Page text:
The SGM's 161st meeting will be held at the University of Edinburgh, 3-6 September 2007. The plenary session is entitled Food, fluids, fingers, faeces and flies: food and waterborne pathogens and includes some fascinating presentations.
Hepatitis E virus (HEV), which can be fatal, was thought to be confined to China, India and developing countries but scientists in the Netherlands have found that people in European countries are contracting the virus from pork. It is one of few viruses that can be transmitted directly from the animal to humans through food. Doctors rarely test for HEV and it is estimated that diagnosis rates in Europe are only 13%.
And it's not just pork that's being studied. There has been a rise in year-round consumption of lettuce, which is coupled with a rise in the difficulty of keeping it pathogen-free. Although processing and packaging were suspected as sources of contamination, US scientists have shown that at least some cases of food poisoning are due to contamination prior to harvesting. Complex environmental factors make this very difficult to control.
Cutting-edge research will also be revealed in the session Anaerobe 2007: Changing perceptions and patterns of anaerobic infection. Hospital superbug C. difficile has a coat of armour that can self-assemble even when it's taken off the bacterium. The protein coat has a regular shape and joins together itself. This could give scientists at Imperial College London a way of fighting the superbug, by identifying a glitch in the armour. It even has commercial applications in nanotechnology.
Anaerobes also have clinical applications. Solid tumours have areas of low oxygen, so anaerobic bacteria are ideal to deliver gene therapy to these areas. Clostridium can form oxygen resistant spores and grow when it enters a low oxygen environment, like a tumour. Scientists have shown that genetically engineered Clostridium can treat cancer successfully in mice.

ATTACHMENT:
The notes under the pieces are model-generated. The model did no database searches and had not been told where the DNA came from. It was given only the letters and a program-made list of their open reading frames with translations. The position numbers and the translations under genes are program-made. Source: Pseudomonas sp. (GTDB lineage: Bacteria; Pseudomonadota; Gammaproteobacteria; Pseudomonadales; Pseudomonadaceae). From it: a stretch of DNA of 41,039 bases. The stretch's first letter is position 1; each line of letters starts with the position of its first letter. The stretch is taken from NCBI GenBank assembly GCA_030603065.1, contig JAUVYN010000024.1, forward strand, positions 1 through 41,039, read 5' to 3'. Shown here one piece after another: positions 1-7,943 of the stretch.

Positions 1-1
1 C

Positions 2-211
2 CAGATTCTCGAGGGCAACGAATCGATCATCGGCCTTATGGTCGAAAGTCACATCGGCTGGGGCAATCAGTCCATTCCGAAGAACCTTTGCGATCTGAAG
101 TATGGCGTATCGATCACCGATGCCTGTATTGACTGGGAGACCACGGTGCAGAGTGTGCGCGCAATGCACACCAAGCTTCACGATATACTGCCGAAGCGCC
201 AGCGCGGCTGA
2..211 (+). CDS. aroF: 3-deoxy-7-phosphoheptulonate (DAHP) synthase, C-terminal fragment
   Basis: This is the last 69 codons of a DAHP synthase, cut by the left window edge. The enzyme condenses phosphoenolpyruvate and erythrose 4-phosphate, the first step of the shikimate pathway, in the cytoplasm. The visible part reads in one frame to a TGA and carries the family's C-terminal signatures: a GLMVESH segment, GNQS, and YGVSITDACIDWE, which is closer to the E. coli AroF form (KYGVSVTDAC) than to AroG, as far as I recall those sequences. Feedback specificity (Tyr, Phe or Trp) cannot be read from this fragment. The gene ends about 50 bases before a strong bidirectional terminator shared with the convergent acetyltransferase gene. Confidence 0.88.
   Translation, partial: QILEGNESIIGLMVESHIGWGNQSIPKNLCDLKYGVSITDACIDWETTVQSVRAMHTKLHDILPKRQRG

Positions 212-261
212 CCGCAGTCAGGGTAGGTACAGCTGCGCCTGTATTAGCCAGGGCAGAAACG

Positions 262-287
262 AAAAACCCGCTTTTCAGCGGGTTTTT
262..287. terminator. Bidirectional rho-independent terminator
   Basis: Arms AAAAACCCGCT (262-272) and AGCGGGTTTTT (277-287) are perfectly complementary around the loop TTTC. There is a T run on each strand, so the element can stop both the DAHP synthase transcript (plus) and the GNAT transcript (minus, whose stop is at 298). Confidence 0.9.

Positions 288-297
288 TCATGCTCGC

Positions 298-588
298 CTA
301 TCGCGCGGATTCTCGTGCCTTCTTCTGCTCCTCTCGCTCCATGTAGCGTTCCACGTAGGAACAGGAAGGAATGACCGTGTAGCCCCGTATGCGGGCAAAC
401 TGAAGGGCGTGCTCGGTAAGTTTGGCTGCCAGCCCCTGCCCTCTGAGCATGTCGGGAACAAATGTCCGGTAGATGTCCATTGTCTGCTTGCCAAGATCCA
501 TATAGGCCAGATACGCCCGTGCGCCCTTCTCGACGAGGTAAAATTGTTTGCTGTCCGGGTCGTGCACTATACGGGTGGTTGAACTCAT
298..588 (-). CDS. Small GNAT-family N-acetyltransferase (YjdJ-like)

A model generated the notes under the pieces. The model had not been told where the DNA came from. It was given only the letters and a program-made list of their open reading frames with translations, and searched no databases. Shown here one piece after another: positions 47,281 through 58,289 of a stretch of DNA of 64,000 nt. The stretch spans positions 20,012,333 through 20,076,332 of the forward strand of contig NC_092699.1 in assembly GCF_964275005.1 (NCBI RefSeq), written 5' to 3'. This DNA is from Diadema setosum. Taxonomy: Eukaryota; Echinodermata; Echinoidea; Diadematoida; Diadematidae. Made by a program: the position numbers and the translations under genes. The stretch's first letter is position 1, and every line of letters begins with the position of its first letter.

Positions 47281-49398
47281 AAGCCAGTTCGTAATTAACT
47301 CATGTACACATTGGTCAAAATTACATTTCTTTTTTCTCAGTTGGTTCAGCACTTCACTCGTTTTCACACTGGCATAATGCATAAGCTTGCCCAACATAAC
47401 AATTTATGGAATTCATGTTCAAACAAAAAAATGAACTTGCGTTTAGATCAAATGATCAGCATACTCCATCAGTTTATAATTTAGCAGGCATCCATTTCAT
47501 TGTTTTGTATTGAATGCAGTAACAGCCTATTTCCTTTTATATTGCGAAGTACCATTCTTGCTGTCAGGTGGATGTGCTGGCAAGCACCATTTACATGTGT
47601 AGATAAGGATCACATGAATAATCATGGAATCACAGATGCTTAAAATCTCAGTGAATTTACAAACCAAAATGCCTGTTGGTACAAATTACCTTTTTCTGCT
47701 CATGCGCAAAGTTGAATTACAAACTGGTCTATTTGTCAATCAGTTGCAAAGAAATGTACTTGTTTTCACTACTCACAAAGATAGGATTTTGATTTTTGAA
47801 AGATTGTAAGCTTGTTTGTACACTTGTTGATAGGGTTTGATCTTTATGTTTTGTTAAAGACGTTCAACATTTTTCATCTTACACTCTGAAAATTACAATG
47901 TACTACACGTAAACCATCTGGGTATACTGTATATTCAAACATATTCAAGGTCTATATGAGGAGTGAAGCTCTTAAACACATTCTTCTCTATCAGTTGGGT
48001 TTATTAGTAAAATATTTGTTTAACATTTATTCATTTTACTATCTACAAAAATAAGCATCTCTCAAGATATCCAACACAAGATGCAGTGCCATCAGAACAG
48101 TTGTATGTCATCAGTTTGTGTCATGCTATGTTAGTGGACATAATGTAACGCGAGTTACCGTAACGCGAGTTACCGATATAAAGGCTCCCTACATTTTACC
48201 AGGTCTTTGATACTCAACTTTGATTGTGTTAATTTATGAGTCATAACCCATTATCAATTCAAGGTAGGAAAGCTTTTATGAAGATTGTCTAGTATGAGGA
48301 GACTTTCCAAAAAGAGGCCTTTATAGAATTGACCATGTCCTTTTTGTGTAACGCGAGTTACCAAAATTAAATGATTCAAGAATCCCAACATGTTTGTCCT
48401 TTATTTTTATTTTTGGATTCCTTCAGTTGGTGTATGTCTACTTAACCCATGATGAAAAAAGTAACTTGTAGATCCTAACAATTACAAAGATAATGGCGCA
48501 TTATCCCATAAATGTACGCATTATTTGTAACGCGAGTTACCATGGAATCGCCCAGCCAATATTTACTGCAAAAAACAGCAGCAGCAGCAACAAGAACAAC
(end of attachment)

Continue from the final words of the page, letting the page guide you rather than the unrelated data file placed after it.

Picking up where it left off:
Other presentations cover topics as diverse as ham preservation and why we don't need salt, probiotics for pigs and bacterial pest control, tracking Yersinia and microbe-identifying microchips, novel insecticides and drug-producing sponge bacteria, hepatitis C vaccine research, bacteriophage therapy and the control of coastal pollution.
Individual press releases for all of the above presentations are available. Please contact SGM if you are interested in attending the meeting, or if you would like to speak to one of our experts.
Notes to News Editors:
For press enquiries during the meeting please contact the SGM desk on +44 (0) 131 650 4581 or mobile telephone +44 (0) 7824 88 30 10
For enquiries prior to the meeting contact Lucy Goodchild at the SGM office, tel: +44 (0) 118 988 1843, fax: +44 (0) 118 988 5656, email: firstname.lastname@example.org
Full programme details of this meeting can be found on the Society's website at: http://www.
The Society for General Microbiology is the largest microbiology society in Europe, and has over 5,500 members worldwide. The Society provides a common meeting ground for scientists working in research and in fields with applications in microbiology including medicine, veterinary medicine, pharmaceuticals, industry, agriculture, food, the environment and education.
The SGM represents the science and profession of microbiology to government, the media and the general public; supporting microbiology education at all levels; and encouraging careers in microbiology.